Choosing Your Path to Publishing – Traditional Publishing

When it comes to publishing the author must first decide if they will seek a traditional publishing deal or will take the increasingly popular route of self-publishing. It is important to understand the pros and cons of each option. In this post we will explore the advantages and disadvantages of working with a traditional commercial publisher. Next week we’ll do the same for self-publishing.

When working with an established commercial publisher (traditional publishing) there is a basic exchange. The author provides the intellectual property (the manuscript) and in exchange the publisher incurs the cost of producing the book and pays the author a royalty per book sold. There is typically an “advance” paid to the author which is just like an advance on a pay check and will be “earned out” when a volume of books has been sold before any more royalties are paid. The publisher makes their profit on the sale of books to the consumer and is invested in the book being a commercial success.

Here are some of the advantages and disadvantages of publishing with an established commercial publisher.


  • Recognized brand name, marketing track record, adds credibility
  • An understanding of the market for books and what it takes to sell books in a particular genre
  • Experts to work with who have helped many authors to create and promote great books
  • Relationship with distributors for retail sales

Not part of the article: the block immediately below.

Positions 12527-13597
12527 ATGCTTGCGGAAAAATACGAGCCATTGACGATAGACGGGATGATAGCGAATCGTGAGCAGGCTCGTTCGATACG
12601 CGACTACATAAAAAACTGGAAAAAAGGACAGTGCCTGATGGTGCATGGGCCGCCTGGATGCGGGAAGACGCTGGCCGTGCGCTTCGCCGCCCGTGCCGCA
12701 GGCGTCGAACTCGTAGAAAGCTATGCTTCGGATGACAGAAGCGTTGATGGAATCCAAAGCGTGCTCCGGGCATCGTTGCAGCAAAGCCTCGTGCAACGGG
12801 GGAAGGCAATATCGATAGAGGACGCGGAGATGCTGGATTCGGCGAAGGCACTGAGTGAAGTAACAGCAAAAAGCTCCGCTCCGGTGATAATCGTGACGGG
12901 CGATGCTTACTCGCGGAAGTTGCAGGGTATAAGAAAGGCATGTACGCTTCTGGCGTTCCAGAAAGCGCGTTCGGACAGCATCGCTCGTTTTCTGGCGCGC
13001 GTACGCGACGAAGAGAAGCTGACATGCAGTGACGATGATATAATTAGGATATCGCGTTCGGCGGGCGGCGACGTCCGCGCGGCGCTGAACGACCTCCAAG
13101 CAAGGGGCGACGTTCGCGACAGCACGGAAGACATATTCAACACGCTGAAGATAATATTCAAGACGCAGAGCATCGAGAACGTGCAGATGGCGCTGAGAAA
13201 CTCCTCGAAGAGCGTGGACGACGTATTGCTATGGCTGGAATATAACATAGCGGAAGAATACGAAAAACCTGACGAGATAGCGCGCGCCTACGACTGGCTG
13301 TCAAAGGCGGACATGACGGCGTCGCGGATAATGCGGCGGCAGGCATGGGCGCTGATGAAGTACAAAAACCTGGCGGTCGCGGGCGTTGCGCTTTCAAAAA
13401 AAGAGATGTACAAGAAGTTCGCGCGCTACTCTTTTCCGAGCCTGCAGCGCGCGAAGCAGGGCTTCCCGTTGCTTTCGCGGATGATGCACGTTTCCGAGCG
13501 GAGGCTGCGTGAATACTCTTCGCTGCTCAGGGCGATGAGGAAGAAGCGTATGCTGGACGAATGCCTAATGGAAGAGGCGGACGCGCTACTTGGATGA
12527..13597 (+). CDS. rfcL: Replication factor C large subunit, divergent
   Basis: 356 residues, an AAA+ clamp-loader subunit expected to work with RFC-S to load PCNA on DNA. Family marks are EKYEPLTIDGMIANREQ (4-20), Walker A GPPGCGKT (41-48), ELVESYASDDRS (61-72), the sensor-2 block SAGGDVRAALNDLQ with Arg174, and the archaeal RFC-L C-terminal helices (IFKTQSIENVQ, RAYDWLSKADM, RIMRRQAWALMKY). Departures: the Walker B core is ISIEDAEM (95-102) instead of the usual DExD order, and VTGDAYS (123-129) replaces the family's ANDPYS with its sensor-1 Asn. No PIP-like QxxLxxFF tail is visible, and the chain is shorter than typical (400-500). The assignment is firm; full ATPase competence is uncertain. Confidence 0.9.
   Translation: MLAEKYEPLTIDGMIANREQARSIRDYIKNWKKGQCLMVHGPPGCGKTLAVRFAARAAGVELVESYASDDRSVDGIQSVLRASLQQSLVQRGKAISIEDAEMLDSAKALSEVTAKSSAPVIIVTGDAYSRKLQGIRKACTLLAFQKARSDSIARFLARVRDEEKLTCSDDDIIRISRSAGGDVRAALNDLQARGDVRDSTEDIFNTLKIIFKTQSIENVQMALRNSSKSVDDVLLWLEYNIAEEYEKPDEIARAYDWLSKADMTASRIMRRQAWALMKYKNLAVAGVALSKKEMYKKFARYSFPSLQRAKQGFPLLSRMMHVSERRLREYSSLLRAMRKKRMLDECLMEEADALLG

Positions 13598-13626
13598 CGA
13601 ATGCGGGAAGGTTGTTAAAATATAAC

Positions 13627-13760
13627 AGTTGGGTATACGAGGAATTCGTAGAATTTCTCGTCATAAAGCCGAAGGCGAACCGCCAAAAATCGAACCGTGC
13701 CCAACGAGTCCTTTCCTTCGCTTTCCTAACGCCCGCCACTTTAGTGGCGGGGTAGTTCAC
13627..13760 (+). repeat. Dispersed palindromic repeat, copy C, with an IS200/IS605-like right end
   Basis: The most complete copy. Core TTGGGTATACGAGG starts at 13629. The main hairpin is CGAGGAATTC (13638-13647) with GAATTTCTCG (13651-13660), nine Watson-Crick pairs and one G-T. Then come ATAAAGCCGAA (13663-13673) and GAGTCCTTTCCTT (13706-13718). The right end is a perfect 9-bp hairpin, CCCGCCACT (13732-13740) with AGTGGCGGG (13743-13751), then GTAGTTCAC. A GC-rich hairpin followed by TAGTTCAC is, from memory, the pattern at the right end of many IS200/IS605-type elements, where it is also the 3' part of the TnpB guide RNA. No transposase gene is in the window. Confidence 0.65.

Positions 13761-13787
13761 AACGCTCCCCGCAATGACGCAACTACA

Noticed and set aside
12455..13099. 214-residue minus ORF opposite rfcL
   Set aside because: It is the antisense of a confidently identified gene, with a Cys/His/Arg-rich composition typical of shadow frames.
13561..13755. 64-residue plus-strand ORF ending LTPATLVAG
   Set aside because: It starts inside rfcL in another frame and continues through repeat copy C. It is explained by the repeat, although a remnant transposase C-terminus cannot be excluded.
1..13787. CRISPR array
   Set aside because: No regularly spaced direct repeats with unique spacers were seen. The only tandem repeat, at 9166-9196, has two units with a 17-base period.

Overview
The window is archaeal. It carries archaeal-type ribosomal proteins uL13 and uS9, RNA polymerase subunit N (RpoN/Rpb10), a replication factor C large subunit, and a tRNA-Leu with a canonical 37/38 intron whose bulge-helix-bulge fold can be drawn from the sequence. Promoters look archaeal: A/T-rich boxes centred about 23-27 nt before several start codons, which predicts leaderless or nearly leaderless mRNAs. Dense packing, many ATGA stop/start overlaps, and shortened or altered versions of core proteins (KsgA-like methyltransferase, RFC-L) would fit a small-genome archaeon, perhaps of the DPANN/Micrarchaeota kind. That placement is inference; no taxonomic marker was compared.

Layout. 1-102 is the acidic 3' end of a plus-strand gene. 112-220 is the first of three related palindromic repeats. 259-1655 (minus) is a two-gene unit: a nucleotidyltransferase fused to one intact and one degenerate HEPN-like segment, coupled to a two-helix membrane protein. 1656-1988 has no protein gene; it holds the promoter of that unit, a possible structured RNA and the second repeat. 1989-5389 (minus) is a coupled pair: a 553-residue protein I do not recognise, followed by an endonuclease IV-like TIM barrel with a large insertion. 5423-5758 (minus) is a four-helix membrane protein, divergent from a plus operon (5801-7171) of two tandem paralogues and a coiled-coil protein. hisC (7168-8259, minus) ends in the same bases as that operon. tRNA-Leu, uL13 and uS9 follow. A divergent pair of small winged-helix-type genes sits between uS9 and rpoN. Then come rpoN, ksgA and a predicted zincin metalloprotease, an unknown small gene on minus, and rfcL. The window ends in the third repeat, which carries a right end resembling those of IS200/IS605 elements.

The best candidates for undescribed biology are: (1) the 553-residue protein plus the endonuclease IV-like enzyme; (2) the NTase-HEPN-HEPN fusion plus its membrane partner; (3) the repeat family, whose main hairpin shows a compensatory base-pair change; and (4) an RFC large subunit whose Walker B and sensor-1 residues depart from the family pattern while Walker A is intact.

• Sales reps to sell your book into bookstores
  • Limited money required by the author up front


  • Must first pass the gatekeepers – you will typically face a lot of rejection before finding a publisher who wants to offer you a book deal
  • Long time frame to market (12-18 months after the book deal)
  • Loss of the rights to some of your intellectual property – you may be limited to how you can use the material in the book in other ways
  • Loss of a significant percentage of sales for the life of the book – royalties paid to authors usually range between 10-15%
  • Locked into a long term contract (author’s life + 70 years) although the publishing situation may change (rights can sometimes revert to the author for a fee after the book is no longer in print)
  • Loss of control over title, cover, pricing

A word of warning

There are many POD publishers (also known as vanity publishers) that actually are a mashup of the disadvantages of both traditional and self-publishing. They will present themselves as publishers but charge the author a fee to publish their book but still only pay the author a small royalty per book. They may say they only accept the best manuscripts and require an application but in truth will publish anyone who is willing to pay them. Their business model makes the author their customer and they are not invested in the book’s success in any way. These companies are almost never a good deal for the author and often border on being predatory. A good rule of thumb to remember is that if a “publisher” is charging you money to publish your book they are not a traditional publisher. There are a few publishing services companies and hybrid publishers that offer viable solutions that are fair to authors but they are in the minority. We’ll explore how to tell the good from the bad in a future blog post.

Check back with us next week when we’ll discuss the advantages and disadvantages of self-publishing.

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